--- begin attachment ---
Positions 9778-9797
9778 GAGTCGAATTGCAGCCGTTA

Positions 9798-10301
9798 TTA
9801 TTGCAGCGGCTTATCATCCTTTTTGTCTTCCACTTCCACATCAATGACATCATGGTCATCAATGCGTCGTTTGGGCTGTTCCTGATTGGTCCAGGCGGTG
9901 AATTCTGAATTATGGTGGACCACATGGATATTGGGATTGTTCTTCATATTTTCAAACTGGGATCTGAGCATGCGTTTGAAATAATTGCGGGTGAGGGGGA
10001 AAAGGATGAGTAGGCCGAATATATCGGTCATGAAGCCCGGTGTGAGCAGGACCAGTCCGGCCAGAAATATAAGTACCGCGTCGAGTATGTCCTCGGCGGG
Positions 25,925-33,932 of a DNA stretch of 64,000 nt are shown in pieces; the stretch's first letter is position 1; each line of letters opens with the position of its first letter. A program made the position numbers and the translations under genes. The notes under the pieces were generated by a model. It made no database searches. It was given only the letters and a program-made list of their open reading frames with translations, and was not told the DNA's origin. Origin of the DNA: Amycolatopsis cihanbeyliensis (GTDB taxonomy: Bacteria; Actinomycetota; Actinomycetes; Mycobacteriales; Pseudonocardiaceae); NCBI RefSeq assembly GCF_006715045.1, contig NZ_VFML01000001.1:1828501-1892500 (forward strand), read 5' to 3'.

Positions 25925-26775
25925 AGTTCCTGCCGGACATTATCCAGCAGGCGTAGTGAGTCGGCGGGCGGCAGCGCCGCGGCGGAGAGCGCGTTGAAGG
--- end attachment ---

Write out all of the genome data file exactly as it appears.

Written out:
Positions 9778-9797
9778 GAGTCGAATTGCAGCCGTTA

Positions 9798-10301
9798 TTA
9801 TTGCAGCGGCTTATCATCCTTTTTGTCTTCCACTTCCACATCAATGACATCATGGTCATCAATGCGTCGTTTGGGCTGTTCCTGATTGGTCCAGGCGGTG
9901 AATTCTGAATTATGGTGGACCACATGGATATTGGGATTGTTCTTCATATTTTCAAACTGGGATCTGAGCATGCGTTTGAAATAATTGCGGGTGAGGGGGA
10001 AAAGGATGAGTAGGCCGAATATATCGGTCATGAAGCCCGGTGTGAGCAGGACCAGTCCGGCCAGAAATATAAGTACCGCGTCGAGTATGTCCTCGGCGGG
Positions 25,925-33,932 of a DNA stretch of 64,000 nt are shown in pieces; the stretch's first letter is position 1; each line of letters opens with the position of its first letter. A program made the position numbers and the translations under genes. The notes under the pieces were generated by a model. It made no database searches. It was given only the letters and a program-made list of their open reading frames with translations, and was not told the DNA's origin. Origin of the DNA: Amycolatopsis cihanbeyliensis (GTDB taxonomy: Bacteria; Actinomycetota; Actinomycetes; Mycobacteriales; Pseudonocardiaceae); NCBI RefSeq assembly GCF_006715045.1, contig NZ_VFML01000001.1:1828501-1892500 (forward strand), read 5' to 3'.

Positions 25925-26775
25925 AGTTCCTGCCGGACATTATCCAGCAGGCGTAGTGAGTCGGCGGGCGGCAGCGCCGCGGCGGAGAGCGCGTTGAAGG